• Find the sweet spot: Once you've got the contents under control, make sure you carry your purse like a pro. If it has a long strap, wear it across your body to balance the weight and keep it from interfering with the natural swing of your arms. And all bags, regardless of design, should ideally rest on the curviest part of your hip (where the top of your jeans sits). Switch shoulders every block or two, says Erickson, or hold the bag against your chest like a baby to give overworked muscles some relief.

    Next: Get your clothes to your destination without wrinkles

  • Make the Most of Your Suitcase

  • Don't panic pack:Decisions shouldn't be made when you're faced with an open suitcase, says travel speaker and author of Doug Dyment, who has trotted the globe with only a carry-on. Well in advance of a trip, make a master list of everything you'll need day to day and for all the events on your itinerary (Dyment has close to 100 things on his list), and refine it over time. This not only ensures that you won't wind up at your destination with only flip-flops when you have a hiking excursion planned, it also serves as a personal contract—meaning that you can't throw in that extra pair of heels "just in case." "If it's not on the list, it doesn't go on the trip," says Dyment. And don't forget to pack your checklist; it makes packing up to go home (and not leaving your bathing suit hanging in the hotel room shower) more foolproof.

  • Expand later: If your suitcase has an expander, pack with it zipped up on the way to your destination to limit your load and leave room for souvenirs, says Minkoff. If you're carrying on and don't have a heavy load, skip the suitcase with wheels. "Not only will they add 6 to 8 pounds, but the telescoping handle cheats you out of about a third of your packing space," says Dyment. He suggests a rectilinear bag (with straight, flat sides), which gives you more storage capacity than a curved-edge suitcase of the same length, width and height. And keep things you'll need when you deplane (like your phrase book or umbrella) toward the outside so you won't have to come up with "Where's the bathroom?" in Tamil or stand in a taxi line uncovered during a downpour.

  • Get rid of wrinkles: Rolling clothes is a popular space-saving solution, but while it eliminates creases in your pants and shirts caused by the traditional fold-and-stack method, it can increase wrinkling. Dyment swears by bundle wrapping, which involves stacking garments in alternate directions (with the more tailored pieces like jackets and dresses on the outside), wrapping them firmly around a small, soft core (like a nylon travel pouch filled with socks or underwear) and finally anchoring the bundle in place with your bag's tie-down straps. To see a step-by-step diagram, click here. When it comes to your shoes, wrap them in individual bags (Dyment says plastic newspaper sleeves work just as well as the fabric kind) and put them on the bottom of your suitcase. If you're packing pumps, fit the toe into the heel of the opposite shoe and stuff the inside with socks or hosiery. Worried about the smell from your gym sneakers seeping into the rest of your clothes? Rebecca Creer, spas and grooming manager for Virgin Atlantic Airways, suggests sticking an orange peel in them overnight before putting them in your suitcase.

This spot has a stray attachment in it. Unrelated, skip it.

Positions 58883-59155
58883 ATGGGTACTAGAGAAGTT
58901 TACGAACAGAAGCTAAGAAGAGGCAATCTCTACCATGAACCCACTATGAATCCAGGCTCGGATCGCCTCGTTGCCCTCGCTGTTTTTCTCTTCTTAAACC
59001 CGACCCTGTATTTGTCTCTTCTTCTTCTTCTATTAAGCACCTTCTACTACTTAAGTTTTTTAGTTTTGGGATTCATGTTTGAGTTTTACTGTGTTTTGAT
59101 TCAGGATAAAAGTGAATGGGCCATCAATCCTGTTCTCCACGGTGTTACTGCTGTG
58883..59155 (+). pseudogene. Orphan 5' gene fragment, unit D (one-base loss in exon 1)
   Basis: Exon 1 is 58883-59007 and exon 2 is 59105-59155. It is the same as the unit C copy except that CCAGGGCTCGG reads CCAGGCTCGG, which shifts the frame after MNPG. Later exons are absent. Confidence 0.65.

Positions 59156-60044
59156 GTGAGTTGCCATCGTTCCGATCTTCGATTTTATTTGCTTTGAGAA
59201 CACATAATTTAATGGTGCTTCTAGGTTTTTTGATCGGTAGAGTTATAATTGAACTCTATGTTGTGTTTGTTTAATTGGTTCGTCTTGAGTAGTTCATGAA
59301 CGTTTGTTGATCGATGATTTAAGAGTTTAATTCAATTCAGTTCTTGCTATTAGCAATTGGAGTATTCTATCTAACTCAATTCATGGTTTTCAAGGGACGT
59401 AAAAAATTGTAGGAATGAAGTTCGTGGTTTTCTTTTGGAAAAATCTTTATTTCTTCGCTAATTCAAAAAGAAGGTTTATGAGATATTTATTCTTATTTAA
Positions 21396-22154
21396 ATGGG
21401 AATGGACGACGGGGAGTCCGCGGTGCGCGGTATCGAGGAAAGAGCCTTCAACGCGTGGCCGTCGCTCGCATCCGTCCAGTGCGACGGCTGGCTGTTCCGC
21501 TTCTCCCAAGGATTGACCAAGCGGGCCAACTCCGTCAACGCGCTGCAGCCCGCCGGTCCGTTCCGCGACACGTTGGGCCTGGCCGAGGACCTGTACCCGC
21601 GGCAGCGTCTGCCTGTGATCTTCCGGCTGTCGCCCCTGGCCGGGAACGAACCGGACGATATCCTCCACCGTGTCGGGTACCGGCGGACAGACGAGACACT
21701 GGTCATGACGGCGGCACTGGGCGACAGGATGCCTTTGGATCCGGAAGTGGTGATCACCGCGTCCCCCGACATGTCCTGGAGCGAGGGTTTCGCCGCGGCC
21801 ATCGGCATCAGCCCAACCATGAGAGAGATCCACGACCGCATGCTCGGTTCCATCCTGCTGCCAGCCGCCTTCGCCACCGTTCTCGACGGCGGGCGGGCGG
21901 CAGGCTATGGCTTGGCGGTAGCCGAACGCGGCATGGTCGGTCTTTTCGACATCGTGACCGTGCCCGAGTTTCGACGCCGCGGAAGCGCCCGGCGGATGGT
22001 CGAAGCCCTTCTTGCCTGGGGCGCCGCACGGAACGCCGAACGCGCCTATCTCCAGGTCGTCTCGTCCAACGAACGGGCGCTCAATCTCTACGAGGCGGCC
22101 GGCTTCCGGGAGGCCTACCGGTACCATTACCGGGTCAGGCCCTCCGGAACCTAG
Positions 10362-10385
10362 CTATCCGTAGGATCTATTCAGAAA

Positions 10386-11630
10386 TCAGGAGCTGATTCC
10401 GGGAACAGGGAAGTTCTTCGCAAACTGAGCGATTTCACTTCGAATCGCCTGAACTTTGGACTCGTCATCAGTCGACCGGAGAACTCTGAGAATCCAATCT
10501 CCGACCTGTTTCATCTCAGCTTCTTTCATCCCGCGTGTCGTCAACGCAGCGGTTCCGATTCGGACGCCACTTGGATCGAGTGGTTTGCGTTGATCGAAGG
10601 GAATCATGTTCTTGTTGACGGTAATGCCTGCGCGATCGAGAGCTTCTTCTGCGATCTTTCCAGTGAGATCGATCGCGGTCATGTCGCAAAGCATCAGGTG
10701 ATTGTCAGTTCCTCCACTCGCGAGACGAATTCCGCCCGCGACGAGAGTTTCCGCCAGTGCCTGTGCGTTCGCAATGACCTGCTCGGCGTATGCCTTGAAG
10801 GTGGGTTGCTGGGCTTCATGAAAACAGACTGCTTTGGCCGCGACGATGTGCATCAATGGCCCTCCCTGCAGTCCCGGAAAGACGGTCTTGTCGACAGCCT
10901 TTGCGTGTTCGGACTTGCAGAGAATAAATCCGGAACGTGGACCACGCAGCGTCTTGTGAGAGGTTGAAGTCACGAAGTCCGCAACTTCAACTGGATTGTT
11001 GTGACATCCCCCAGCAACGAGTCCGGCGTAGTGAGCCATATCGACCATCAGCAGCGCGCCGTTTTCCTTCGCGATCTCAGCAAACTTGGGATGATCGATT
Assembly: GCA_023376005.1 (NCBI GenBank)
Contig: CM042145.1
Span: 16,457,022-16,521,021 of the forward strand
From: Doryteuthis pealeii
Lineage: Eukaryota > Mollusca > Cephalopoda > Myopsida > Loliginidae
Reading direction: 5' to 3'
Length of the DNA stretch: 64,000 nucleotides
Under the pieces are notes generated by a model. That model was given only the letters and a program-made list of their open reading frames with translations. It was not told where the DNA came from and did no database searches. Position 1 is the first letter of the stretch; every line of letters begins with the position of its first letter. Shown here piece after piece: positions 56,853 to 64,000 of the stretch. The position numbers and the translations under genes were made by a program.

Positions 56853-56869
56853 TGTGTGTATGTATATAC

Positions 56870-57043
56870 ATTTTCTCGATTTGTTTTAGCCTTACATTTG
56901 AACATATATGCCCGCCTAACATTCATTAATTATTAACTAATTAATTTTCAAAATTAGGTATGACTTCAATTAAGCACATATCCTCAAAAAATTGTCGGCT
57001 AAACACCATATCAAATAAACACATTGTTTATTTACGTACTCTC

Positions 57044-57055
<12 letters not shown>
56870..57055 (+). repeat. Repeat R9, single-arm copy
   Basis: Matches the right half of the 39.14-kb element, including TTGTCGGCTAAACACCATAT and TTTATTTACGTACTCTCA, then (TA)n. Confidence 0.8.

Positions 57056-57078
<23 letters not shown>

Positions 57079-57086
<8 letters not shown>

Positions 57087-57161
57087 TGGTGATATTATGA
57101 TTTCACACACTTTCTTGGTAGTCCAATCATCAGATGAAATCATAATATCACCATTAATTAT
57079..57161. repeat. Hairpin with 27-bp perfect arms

• Stick to solids: Don't take too much water—and we're not talking about the bottled kind. Dyment says there's a lot of liquid hiding in cosmetics and toiletries that can weigh you down, result in damp luggage and add up to hefty overweight-baggage charges. Many things, including shampoo and even toothpaste, are available in solid form (like Lush Dirty Tooth Tabs, $4, and Shampoo Bars, $9–$11). If you can't part with your conditioner, prevent leaks by squeezing the bottle before screwing the cap on—this provides room for air to expand inside when the pressure changes, says Dyment.

  • Reduce the bulk: Dyment once had to pack his carry-on for a two-week business trip to Moscow (where it was 40 degrees and raining) and Delhi (where it was 120 degrees and humid). Instead of taking bulky sweaters and a puffer to ward off the chill, he brought thin layers made of high-tech fabrics like PrimaLoft (or try Uniqlo's HeatTech collection) to wear under his dress shirt and jacket and stuck to a neutral color palette of two shades to make matching easier. But don't bundle up on the plane to save space; we know a woman who wore her long johns on a flight from New York to Paris and arrived at Charles de Gaulle drenched. No room for your blazer or overcoat in the plane's coat closet? Creer picked up this tip from one of the British royal family's butlers: Thread the left arm of the jacket into the inside of the right sleeve, then reach up through the right cuff and pull the left arm through. This will leave you with half a coat. Then lay it flat in the overhead compartment.